Shortly afterwards, Peter swung by Owl’s town to take her to a friend’s English camp. On the way they crashed into a pole and tumbled off, splattering against the road. They were lucky: they were wearing helmets and thick clothing. They walked away with no more than a few bruises. Still, Peter still has the scars and it would be a full year before Owl was able to run or walk without limping. Lesson learned: motorbikes are dangerous.
When Owl came back to school with a bloodied arm and knee, her mentor looked her over.
“I told you to stay away from motorbikes,” she said and stalked off. She did not speak to Owl for the rest of the day. It was up to Owl to figure out where the doctor’s office was, walk over, and get treatment. For weeks Owl figured if she got into a second accident she’d rather get smashed up and shipped home in a box than face her mentor and explain she’d been riding motorbikes again. She promptly gave up her campaign for a motorbike.
In flat comparison, Peter was given the day off and a teacher took him to the doctor’s office to be patched up.
Owl grew during her year in Malaysia. She walked places. Every weekend she wrote up a list of whatever she needed that couldn’t be procured on foot. She befriended a taxi driver who took her to the bus station every week so Owl could go out of town. They practiced speaking Malaysian together. Owl had the bus time tables and routes memorized.
Owl got by. During Ramadan when everything was closed during daytime and Owl was too tired to walk to the restaurants and shops when they opened at night, she lost some weight. C’est la vie.
During her last night in Malaysia, Owl went to dinner with the teachers at her school. Owl was fairly pleased with her year. She’d crossed off her list of goals plus a few more, she was sad to say goodbye, but excited to go home. The conversation swung towards next year’s Fulbrighter who would be replacing Owl. All anybody knew was he was male.
“Ah, we’ve got to see about getting him a motorbike,” one of the teachers said. “He’ll need to get around. I’ll have to take him to the shops.”
Owl ate a disgusting amount of dinner to soothe her feelings.
To cap off the end of the year, there was a closing ceremony where all the Fulbright grantees gathered to discuss how the year had went. Transportation came up as a point of contention. A lot of the females in the program said it had taken them a long time to get a motorbike, if they had managed to get one at all. The boys mostly talked about how they’d been taken to the shops immediately.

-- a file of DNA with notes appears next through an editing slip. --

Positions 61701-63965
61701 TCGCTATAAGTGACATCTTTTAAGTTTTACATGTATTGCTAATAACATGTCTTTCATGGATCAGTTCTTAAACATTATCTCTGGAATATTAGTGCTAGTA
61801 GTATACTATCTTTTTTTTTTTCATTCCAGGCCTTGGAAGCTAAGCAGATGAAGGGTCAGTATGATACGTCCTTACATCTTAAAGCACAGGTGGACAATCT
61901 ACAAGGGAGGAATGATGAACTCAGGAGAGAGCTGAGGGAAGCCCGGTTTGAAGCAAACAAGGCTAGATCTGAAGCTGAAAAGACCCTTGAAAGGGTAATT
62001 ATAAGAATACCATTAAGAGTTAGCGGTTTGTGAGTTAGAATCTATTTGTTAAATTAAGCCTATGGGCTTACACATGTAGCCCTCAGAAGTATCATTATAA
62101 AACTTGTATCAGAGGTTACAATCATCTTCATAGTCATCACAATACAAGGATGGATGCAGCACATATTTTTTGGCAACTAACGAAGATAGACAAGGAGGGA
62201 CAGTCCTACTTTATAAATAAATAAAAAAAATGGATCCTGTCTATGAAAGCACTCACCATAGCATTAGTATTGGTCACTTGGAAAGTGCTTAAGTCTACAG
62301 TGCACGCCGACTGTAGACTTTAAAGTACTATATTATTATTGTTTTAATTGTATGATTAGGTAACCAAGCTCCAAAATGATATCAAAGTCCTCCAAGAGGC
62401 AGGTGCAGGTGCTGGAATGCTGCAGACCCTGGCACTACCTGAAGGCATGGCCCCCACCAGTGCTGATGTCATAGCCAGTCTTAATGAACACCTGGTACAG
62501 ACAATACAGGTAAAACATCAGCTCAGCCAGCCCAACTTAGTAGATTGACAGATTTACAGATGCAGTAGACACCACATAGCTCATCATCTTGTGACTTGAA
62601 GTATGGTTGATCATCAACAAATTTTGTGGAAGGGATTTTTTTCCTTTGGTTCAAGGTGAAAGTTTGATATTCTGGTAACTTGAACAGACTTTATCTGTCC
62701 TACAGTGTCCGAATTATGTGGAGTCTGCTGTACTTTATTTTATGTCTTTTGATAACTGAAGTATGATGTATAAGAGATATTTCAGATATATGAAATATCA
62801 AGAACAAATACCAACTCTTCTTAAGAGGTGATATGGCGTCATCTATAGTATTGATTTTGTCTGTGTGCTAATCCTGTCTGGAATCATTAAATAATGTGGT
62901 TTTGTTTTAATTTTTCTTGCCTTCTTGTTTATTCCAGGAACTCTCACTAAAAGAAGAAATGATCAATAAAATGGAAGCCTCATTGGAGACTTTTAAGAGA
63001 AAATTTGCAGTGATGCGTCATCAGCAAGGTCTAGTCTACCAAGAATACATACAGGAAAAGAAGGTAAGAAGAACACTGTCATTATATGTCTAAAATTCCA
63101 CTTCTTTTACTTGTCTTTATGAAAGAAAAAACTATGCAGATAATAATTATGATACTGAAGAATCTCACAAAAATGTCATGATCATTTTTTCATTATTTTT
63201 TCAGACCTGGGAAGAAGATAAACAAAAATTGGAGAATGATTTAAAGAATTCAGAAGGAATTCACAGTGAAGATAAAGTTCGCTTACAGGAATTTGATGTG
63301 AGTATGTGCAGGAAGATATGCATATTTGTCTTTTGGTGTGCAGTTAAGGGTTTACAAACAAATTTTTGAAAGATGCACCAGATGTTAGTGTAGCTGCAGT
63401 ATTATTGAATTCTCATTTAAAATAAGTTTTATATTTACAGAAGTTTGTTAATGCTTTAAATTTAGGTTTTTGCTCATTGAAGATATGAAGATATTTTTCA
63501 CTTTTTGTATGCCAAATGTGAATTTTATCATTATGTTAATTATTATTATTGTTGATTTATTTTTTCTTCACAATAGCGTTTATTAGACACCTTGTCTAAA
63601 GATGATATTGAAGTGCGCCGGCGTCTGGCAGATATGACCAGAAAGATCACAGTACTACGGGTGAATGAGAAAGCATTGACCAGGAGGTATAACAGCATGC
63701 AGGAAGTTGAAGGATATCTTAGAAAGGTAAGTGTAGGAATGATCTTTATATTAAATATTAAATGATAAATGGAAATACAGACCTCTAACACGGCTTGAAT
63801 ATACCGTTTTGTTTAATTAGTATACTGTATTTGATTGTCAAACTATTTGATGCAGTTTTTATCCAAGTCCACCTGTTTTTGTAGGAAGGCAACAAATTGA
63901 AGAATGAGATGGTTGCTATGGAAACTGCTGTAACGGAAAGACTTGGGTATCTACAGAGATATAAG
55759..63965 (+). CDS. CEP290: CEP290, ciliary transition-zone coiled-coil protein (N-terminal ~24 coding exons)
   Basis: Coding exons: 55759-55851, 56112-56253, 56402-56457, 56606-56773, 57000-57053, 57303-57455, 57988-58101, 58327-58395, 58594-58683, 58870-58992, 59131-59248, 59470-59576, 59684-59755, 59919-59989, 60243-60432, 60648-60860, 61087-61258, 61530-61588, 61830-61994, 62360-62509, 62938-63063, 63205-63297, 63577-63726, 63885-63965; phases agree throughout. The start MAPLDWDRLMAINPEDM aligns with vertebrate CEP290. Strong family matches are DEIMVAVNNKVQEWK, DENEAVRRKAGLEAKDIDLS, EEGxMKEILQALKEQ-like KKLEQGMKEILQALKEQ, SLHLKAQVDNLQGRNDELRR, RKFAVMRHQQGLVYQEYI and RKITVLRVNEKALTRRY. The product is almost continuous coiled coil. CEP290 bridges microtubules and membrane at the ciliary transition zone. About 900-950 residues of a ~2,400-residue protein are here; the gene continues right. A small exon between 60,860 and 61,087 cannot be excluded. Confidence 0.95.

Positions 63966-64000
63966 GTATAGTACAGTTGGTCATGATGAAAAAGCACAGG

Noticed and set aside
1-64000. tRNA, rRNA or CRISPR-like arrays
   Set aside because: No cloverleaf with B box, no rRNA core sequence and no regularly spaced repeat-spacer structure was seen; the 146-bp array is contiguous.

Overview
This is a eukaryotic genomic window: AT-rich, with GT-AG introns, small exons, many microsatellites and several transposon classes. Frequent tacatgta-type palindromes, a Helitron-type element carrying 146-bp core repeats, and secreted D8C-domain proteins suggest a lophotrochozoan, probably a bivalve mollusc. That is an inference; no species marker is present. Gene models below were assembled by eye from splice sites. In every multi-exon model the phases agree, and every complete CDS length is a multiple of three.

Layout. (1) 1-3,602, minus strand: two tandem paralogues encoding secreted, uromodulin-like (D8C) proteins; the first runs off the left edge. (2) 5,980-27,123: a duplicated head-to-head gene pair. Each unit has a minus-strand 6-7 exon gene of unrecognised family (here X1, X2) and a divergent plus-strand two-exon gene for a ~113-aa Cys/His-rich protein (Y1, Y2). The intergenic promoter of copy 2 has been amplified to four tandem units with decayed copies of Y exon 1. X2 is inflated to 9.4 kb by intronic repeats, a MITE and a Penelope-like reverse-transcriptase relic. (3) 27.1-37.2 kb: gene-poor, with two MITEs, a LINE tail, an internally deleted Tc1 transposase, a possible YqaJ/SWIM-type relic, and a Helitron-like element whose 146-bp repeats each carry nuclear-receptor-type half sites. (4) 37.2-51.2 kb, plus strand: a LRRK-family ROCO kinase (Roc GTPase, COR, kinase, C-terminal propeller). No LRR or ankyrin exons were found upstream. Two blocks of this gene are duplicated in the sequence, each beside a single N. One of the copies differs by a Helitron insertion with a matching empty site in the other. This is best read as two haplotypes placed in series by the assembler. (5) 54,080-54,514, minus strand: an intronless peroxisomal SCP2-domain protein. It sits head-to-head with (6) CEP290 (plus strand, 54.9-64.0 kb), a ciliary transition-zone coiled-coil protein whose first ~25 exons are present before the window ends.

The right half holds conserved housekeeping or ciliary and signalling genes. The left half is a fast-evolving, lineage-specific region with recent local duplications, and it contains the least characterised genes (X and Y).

Everyone was tired. Everyone was somewhat out of temper with each other. It had been a long hard year full of routine failures, small victories and homesickness. Emotions ran high.
A Fulbrighter got up. He was the pull yourself up by the bootstraps type, and he’d bought a sick beast of a motorbike. “I don’t get it,” he said. “Why couldn’t you all just cut through the bullshit and walk into a store and buy a motorbike by yourself?”
Owl was filled with a deep shame that somehow it had never occurred to her to find the motorbike shop, walk in, spend roughly $500-$800 on a vehicle she didn’t know how to drive in a foreign country and get it back to her house without any help. Weak indeed.
If Owl could do it over again she wishes someone had sat her down and said: you deserve a motorbike but the cards are stacked against you. Fight. Don’t let anyone tell you it’s too dangerous, and don’t let anyone shame you for fighting. Fight like a motherfucker because this isn’t a fair game and there’s no way you’re winning unless you put in everything you’ve got. Don’t stop until you get what you want.
Owl lost that fight. She wonders how many other fights she’s lost because the cards were stacked against her and she didn’t realize.